Why do I need this drumstick that has suddenly appeared? To hit someone or something. A dropped juggling ball, perhaps? What if the writhing anger transformed itself into the wriggling of something annoying me on my back, then I reach behind pull out the drumstick I need to express my anger. I attack the dropped juggling ball and all makes sense in a clown-logical way.
Music by Poi Dog Pondering is playing now. I do the twist. As soon as I stop, the drumstick drops to the floor. I know, dťjŗ vu all over again, but you may notice how this game isnít all about progress and new ideas. Still I make note of dancing the twist as a small but nice development. The details count, too.
What if I went offstage with the intention of getting a coat and two drumsticks, and come back onstage with the coat on, but with only one drumstick in hand. The backstage story is that I put on the coat so fast that one of the sticks got lost in there.
This suggests to me the character of an absent-minded conductor, with a conductorís baton replacing the drumstick.
Speaking of character, what if a character had a paranoid reaction to this drumstick? He might think, what else is back there? Or, somethingís drumming on my back!
What if I tap my foot along to music playing, do a little dance, and the drumstick drops to the floor? Then what if I notice a cymbal onstage and think, I can use that drumstick.
At this point I decide to quit this game as my ideas seem to be only slight variations on other ideas. I take off the coat, and immediately am struck with some more ideas. What if there was something sewn into the back of the coat like cardboard, or plywood or a drum machine, so that I could drape the coat on my lap and play the coat with the sticks?
What if I had a costume that didnít look out of the ordinary, but when taken apart became different instruments?
Notice how far the above idea is from the original coat hanger gag. This is the best way to steal without getting caught; the gag would be unrecognizable even to its creator
Sometimes I set a goal to follow a train of thoughts or a physical improvisation until I come up with one idea, or three ideas, or even ten. This discipline helps me to defeat the rational but often counter-creative tendency to quit when an exploration is "obviously" not working.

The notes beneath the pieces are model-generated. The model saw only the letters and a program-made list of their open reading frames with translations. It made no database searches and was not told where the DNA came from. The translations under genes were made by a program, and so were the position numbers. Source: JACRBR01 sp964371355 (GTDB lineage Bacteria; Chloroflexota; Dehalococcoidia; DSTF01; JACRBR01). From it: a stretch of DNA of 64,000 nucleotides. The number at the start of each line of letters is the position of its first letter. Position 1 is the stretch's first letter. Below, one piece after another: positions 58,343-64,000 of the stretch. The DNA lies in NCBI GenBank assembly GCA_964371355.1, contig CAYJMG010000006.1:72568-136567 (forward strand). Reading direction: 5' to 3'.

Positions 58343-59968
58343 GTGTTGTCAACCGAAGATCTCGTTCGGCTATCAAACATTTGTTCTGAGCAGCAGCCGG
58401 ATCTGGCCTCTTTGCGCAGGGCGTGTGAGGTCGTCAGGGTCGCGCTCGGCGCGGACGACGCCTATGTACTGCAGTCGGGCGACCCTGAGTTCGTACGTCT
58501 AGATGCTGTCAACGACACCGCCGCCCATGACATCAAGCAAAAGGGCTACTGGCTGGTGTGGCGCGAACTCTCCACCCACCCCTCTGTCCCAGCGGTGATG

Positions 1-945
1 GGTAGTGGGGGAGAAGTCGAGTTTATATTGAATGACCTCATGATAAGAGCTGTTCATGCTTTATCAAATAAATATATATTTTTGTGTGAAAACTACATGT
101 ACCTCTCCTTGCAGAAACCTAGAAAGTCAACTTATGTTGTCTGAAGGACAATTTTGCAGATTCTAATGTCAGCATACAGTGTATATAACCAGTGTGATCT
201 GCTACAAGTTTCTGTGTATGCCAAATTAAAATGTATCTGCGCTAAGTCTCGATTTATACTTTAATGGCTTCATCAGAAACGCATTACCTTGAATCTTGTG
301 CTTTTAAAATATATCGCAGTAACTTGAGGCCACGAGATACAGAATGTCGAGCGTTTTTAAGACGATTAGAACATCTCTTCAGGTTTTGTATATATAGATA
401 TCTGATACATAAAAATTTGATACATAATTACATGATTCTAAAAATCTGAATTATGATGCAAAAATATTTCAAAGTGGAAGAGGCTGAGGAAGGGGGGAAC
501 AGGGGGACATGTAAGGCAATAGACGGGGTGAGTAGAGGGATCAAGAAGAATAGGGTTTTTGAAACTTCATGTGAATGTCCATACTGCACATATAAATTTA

For fun, I try the hard part. Instead of replacing the coat hanger, I replace the coat with a drumstick. The new gag is now pulling a coat hanger out of a drumstick. My first impulse is that this is NOT POSSIBLE! QUIT NOW! STOP WASTING MY TIME! Yet think what I might missÖ
So I use my imagination to answer how and why. The immediate and easy solution to solving this impossible prop combination is to pantomime the props (or one of the props).
I come up with a sketch of a prop coat hanger whose top was wire, with a drumstick replacing the base (like the cardboard part of coat hangers one gets at the dry cleaners). This design suggests a sequence of events: Take coat off hanger. Remove drumstick from hanger. Fashion the wire into a musical triangle. Play triangle with drumstick.
Beside the fact that the wire will probably make no sound, I see this is really a case of taking a drumstick out of a coat hanger instead of the reverse. Good thing this exercise has bendable rules.
I could build a hollow drumstick out of which I pull wire, which I can then fashion into a coat hanger. I pantomime this idea and justify it as an absurd moment during a drum solo where I stop drumming, fashion the hanger, and hang up my coat because Iím getting hot.
Maybe I could hang up a coat with two drumsticks positioned so they can hold the coat. While trying this out, I discover that just one stick holds up the shoulders of my coat, and can be placed on a doorknob without losing shape. I figuratively pulled a coat hanger out of a drumstick.
Now itís time to justify this invention, but Iím so proud of myself (you had to be there), I quit while Iím ahead. But first I note pride as a character trait for this routine.
Iím amazed that over an hour has gone by already, because after a short period of struggling, I lost any sense of time passing. This was no chore. I resolve to work out like this more often, but a month after writing this, I don't.
Next: Part Two/Abstracting the Concept
Last edited by Drew Richardson; 02-28-09 at 02:11 PM.
|comedy writing, creativity, ideas, physical comedy, plagiarism, props, visual comedy|